Earlier this month, I wrote about a group of students at Lincoln County High School (in Kentucky). They were fed up with the way their administrators let students vote on whether or not to have a graduation prayer, knowing that the majority of students were Christians who want nothing more than to have the school honor their faith in public.
Bradley Chester, a graduating senior, is an atheist and one of the students who approached [Principal Tim] Godbey about not having prayer at graduation.
“I feel like you shouldn’t force your religion upon anybody,” Chester said in an interview with WKYT in Lexington. “And a lot of people are saying if there are prayers at graduation, you don’t have to participate, you can sit there and not listen, close your ears. Well, one, it’s my graduation. I shouldn’t have to close my ears.
“This is a place for school, not a church. I feel like I’m graduating from Lincoln County High, not Lincoln County Church.”
The new policy only applied to this year, though, since the principal later said next year’s graduating class would get to decide what they wanted to do. (Or, to paraphrase: The atheists will graduate in a few weeks, and we won’t have to put up with them next year.)
Much like we’re seeing at Muldrow High School, the school board’s response has basically been “We wish we could promote Christianity, but now that people are paying attention, we have to follow the law.”
Board of Education member Theresa Long acknowledged in a Facebook post that she has fielded many phone calls and emails about the issue.
“I am here to set the story straight about this situation,” Long wrote. “There is a law mandated by the federal government that we cannot pray or force prayer on anyone! The students have voted each year, and this year there happened to be students voting against prayer during graduation. It is not LCHS, it is not the board, it is a law! Yes, this saddens me. I also understand that with freedom of speech, prayer could be incorporated by that speaker!”
I bring this up again now because Ben Kleppinger of The Interior Journal, a local newspaper, has written a follow-up story on the aftermath of the decision.
In short, Christians have no idea what the law is and there’s misinformation everywhere. They think they’re being discriminated against (they’re not), they think they’re not allowed to pray on their own at graduation (not true), and they think majority should always rule (it can’t).
The Senior Class President, a Christian, kind of empathizes with the atheists…:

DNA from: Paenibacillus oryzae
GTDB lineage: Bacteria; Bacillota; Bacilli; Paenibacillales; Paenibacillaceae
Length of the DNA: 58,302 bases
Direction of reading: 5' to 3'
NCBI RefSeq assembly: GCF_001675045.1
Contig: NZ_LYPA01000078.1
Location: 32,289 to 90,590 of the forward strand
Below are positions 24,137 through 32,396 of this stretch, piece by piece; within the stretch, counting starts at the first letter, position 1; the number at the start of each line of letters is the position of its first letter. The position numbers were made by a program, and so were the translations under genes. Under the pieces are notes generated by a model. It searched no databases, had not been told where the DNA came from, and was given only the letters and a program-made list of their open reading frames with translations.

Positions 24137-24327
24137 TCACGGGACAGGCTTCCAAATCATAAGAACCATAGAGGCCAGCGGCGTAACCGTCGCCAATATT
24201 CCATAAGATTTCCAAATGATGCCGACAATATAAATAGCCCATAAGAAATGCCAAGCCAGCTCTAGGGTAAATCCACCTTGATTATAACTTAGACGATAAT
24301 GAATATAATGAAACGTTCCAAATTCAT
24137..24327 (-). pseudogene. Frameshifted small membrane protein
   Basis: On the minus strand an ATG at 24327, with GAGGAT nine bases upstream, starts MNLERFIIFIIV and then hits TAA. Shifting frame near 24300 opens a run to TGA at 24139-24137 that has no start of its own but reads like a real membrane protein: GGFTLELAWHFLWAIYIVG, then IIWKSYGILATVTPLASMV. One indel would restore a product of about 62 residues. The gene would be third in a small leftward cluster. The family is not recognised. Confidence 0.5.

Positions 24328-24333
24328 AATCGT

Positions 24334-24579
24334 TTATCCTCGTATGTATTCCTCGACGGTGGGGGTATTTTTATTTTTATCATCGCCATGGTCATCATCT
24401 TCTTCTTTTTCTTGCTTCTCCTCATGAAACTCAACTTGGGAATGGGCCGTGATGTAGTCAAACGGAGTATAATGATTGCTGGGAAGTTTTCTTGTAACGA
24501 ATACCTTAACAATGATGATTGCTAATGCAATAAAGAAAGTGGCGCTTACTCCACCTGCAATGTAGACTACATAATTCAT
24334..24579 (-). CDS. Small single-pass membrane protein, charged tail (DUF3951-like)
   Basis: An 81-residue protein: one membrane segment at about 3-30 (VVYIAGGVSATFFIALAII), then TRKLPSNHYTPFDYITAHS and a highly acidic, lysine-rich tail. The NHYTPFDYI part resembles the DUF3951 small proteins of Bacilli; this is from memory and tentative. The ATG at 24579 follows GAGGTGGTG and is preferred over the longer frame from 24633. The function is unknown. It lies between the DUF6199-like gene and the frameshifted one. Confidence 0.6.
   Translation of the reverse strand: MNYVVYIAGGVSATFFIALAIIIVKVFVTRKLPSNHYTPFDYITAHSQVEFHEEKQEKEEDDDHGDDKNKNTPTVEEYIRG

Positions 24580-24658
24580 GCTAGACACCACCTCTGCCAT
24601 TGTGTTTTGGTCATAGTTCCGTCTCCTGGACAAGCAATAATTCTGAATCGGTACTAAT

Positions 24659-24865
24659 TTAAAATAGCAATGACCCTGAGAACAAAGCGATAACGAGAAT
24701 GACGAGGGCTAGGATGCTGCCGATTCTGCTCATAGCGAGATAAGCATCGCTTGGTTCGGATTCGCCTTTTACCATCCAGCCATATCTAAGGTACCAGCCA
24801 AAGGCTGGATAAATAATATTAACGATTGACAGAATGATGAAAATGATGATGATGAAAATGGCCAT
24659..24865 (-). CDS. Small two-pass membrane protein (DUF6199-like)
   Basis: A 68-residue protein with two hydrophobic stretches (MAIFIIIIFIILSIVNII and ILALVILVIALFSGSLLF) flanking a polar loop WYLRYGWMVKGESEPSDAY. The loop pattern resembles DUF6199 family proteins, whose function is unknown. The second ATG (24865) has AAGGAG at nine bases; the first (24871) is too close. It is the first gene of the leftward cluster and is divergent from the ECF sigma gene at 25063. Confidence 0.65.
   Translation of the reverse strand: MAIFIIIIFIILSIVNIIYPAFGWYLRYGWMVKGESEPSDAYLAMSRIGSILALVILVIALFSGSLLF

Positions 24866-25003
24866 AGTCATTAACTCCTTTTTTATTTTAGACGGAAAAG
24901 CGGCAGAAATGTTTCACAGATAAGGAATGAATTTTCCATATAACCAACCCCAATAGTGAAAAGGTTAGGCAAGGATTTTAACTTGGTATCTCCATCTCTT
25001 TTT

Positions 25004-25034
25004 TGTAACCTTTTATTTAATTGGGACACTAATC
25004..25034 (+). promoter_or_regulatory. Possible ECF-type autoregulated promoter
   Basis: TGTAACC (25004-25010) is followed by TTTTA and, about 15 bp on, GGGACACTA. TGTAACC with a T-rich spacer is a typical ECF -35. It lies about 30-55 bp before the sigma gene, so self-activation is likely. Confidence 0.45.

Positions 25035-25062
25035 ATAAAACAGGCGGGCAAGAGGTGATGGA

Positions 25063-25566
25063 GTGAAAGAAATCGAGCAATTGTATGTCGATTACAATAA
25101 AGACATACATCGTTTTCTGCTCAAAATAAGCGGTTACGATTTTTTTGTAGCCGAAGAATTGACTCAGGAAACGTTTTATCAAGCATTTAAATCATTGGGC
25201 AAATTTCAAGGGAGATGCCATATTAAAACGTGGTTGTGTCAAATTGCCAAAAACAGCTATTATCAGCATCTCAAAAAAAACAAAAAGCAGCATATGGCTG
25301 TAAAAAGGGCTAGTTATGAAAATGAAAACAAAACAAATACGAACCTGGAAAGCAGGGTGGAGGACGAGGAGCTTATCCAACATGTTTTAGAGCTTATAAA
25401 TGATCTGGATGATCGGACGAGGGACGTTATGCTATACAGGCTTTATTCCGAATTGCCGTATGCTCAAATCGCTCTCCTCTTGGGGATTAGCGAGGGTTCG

Senior class President Jonathan Hardwick, a Christian, said he hasn’t decided yet whether he will pray during his speech to classmates. He said he listened to the six students who don’t want prayer and can empathize with their situation.
“I talked to them and most of them said they just didn’t feel like they should listen to a prayer at their graduation to a god they don’t believe in,” he said. “I can understand their viewpoint because if I was in their shoes, I wouldn’t want to listen to a prayer to a god I didn’t believe in. If a Muslim was saying a prayer to their god, I wouldn’t want to sit there and listen to that, so I understand their viewpoint.”
Hardwick misses the point, though. This isn’t about “not liking” something. If a Muslim student were Class President, that student could legally give a shout-out to Allah, whether others liked it or not. The atheists aren’t against the Christian prayer because they “don’t believe” the same thing — they’re against the prayer because it suggests a government/school endorsement of Christianity and religion.
Another student explained that a “spontaneous” prayer might just break out at graduation… which would be both legal and a complete dick move, since no one was stopping them from praying privately and it would just be a slap in the face against their non-Christian classmates:
Junior Shawnna Ingram, a leader in the high school prayer group First Priority, said she does expect to see student-led prayer during the graduation ceremony.
“The senior class is saying that they’re going to pray anyway because it’s not illegal if it’s all student-led,” she said. “From my knowledge, we’re still going to have prayer, it’s just not going to be on the agenda.”
But, again, that would be legal.
One of the ways the principal countered the misinformation was by making a video explaining right from wrong:
The video almost comes across as a joke. Because while most of us understand how the First Amendment works, it’s obvious that Christians in the community don’t. It’s like watching a parent talk to a two-year-old, basically saying, “Guess what? Other students have rights, too.”
To his credit, Principal Godbey does a nice job of laying out what is and is not allowed, even adding that he prays privately but he wouldn’t do so on the intercom.
I hope the atheists students who led this charge, including Bradley Chester, let the underclassmen know exactly how to lodge their own complaints in the future. Prayer shouldn’t be reinstated at future ceremonies just because the vocal atheists graduated. The school assumed the prayer decision was unanimous… until the atheists spoke up. Even if they didn’t say anything, it would have been a false assumption.
We can’t assume the school’s going to do the right thing in the future when all signs point to them not praying only because the atheists said something. They’re not permanently changing any of their policies. They’re just hoping people stop monitoring what they’re doing next year.
Students at that school — including Christian ones — need to make sure graduation is always a ceremony for everyone, not just those in the religious majority.
(Thanks to Tony for the link)